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The widespread availability of cheap, effective, nontoxic wide-spectrum antibacterial therapy for almost 75 years fostered a culture of therapeutic empiricism that neglected diagnostic technologies.Despite unquestioned lifesaving efficacy for individuals with microbial diseases, the use of broad-spectrum antimicrobials was associated with fungal superinfections and antibiotic-associated Affiliation: Arturo Casadevall, Albert Einstein College of Medicine, Division of Infectious Diseases of the Department of Medicine, Department of Microbiology and Immunology, 1300 Morris Park Avenue, Bronx, NY 10461, USATel: 1 7; Fax: 1 7 colitis, helped to catalyze the emergence of resistance, and is now tentatively associated in the pathogenesis of certain chronic diseases, including atopy, asthma and – perhaps – certain forms of cancer.Like therapy for infectious diseases, the treatment of tumors has relieved  heavily on antibiotics made by microorganisms; adryamicin, actinomycin D, bleomycin etc. Like antimicrobial antibiotics, these antimetabolite antibiotics are each nonspecific in the sense that they are cytotoxic to multiple tumors.However, unlike most antimicrobial antibiotics, these agents have tremendous toxicity for the host and, consequently, are never used empirically.Albert Einstein College of Medicine At the beginning of the twenty-first century, the treatment of microbial diseases is increasingly complicated by drug resistance, the emergence of new pathogenic microbes, the relatively inefficacy of antimicrobial therapy in immunocompromised hosts, and the reemergence of older diseases, often with drug-resistant microbes.Some of these problems can be traced to the switch between pathogen-specific antibacterial therapy and the nonspecific antibacterial therapy that followed the transition from serum therapy to modern antimicrobial chemotherapy.For some diseases such as meningococcal meningitis, small-molecule antimicrobial therapy was clearly more effective than serum therapy; however, for pneumococcal pneumonia the difference in efficacy was less clear.In addition to serum therapy, the few other therapies available (e.g., quinine for malaria, salvarsan for syphilis, optochin for pneumococcus, and phage therapy) were all pathogen specific.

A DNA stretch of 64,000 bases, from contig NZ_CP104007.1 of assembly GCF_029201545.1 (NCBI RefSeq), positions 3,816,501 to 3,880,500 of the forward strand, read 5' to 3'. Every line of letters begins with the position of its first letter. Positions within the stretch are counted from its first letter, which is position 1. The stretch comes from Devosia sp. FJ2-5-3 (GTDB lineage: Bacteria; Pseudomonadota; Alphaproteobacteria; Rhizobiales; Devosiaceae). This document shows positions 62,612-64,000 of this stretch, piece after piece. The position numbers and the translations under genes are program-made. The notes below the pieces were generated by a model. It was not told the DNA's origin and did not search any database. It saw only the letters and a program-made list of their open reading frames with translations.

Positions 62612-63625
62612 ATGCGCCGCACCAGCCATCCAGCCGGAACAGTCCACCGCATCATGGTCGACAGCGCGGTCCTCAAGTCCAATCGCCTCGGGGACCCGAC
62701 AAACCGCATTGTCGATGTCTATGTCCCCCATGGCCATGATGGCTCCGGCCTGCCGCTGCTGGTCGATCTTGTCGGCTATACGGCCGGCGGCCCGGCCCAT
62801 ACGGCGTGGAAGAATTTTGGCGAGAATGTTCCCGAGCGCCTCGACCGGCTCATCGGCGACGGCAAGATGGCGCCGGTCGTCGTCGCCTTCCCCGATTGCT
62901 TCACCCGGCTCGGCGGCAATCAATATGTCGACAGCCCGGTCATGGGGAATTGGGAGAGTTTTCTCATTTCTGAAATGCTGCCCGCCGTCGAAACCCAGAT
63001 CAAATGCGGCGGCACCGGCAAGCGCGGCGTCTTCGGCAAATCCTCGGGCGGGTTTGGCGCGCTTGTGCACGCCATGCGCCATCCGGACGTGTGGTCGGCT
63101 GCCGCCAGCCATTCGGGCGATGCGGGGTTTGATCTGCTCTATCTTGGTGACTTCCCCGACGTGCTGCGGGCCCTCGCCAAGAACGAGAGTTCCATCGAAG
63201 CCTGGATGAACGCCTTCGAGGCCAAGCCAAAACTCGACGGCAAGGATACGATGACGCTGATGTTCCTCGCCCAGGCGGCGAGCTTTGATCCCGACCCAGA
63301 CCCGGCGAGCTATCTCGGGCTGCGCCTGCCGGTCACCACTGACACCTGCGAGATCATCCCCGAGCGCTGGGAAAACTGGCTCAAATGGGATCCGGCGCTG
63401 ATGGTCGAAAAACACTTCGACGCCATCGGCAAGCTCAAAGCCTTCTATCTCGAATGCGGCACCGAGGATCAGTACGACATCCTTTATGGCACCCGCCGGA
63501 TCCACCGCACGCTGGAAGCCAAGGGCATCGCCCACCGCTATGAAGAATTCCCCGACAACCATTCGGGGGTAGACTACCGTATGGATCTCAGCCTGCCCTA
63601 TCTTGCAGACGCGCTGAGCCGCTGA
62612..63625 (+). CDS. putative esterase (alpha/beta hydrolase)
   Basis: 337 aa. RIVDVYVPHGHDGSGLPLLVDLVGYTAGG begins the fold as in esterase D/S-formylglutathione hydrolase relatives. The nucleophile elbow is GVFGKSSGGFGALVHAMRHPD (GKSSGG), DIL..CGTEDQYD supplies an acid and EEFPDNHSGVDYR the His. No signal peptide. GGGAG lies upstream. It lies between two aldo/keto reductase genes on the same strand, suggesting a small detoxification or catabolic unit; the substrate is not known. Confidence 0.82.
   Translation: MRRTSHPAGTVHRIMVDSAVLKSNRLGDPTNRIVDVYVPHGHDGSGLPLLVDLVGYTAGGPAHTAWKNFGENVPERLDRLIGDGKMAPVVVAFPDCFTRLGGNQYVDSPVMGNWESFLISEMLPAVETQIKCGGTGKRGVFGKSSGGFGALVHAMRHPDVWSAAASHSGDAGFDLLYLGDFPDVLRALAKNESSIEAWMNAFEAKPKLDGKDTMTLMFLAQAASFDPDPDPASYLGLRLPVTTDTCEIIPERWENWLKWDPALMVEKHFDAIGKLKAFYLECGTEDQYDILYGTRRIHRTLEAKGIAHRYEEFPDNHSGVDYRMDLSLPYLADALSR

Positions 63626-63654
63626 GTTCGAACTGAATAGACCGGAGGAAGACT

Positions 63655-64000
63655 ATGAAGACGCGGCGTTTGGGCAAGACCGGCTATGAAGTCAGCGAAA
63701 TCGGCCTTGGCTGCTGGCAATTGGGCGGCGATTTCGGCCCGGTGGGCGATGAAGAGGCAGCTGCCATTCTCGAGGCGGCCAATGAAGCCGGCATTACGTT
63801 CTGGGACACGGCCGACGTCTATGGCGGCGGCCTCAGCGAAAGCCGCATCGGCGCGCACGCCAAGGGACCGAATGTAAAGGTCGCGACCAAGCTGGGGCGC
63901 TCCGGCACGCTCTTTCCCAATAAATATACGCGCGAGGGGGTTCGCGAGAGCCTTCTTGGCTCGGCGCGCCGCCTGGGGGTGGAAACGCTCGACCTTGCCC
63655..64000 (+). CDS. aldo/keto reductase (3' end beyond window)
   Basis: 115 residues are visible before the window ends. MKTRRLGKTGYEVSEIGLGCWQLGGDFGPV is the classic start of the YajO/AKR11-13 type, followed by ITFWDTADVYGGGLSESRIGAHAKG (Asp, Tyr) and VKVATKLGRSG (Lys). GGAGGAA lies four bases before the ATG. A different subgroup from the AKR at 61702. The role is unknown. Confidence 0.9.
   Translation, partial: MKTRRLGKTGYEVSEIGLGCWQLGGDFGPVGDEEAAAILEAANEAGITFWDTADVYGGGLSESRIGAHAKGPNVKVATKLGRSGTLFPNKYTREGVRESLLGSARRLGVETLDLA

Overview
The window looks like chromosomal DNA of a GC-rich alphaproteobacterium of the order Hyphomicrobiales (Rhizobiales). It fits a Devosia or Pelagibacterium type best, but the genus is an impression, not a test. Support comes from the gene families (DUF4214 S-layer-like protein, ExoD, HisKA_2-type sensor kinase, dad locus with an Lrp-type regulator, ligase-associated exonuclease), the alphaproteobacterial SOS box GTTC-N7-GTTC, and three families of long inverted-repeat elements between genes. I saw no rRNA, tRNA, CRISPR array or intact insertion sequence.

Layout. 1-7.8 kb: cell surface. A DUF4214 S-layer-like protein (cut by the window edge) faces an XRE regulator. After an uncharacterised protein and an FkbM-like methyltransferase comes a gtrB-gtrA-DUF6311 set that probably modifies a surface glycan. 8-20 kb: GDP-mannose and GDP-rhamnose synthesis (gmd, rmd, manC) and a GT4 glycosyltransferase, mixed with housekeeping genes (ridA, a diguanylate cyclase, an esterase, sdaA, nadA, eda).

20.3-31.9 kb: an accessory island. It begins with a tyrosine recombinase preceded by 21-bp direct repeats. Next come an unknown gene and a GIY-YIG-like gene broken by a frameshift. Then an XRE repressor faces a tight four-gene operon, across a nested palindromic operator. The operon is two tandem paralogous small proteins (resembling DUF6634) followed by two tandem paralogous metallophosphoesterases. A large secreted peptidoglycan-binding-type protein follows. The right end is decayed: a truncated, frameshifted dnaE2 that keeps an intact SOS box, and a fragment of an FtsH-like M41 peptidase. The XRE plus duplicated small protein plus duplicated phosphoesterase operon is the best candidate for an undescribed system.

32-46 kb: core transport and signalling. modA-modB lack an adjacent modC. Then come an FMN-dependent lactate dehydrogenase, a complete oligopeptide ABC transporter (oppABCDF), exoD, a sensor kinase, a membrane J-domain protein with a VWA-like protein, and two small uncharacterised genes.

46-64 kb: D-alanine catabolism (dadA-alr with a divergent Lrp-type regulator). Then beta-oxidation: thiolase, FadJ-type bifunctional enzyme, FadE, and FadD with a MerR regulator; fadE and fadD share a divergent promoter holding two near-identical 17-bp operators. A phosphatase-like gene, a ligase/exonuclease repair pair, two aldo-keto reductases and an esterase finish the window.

In comparing the ages of antimicrobial therapy, it is clear that the change in the specificity of therapeutic agents did not affect all types of antimicrobial therapy equally.
In this essay, I argue that this change was to have enormous implications, which are root causes for some of the problems we face today.
In evaluating the therapeutic paradigm for microbial diseases, it is worthwhile contrasting it with the therapy of cancer.
Serum therapy for viral diseases was specific and current antiviral drugs remain largely pathogen-specific, with the caveat that some drugs like acyclovir have activity against multiple herperviruses [ diseases, there was no effective therapy in the preantibiotic era and most drugs that were subsequently developed (isoniazid, ethambutol, and others) were used primarily for the therapy of tuberculosis.
For fungal diseases, there was no effective therapy prior to the late 1950s when amphotericin B was introduced; a compound active against most fungal pathogens and antifungal therapy has always relied on nonpathogen-specific agents.
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Hence, oncology practice has placed great emphasis on diagnosis and in exploiting subtle pharmacological differences between these agents to enhance their therapeutic index.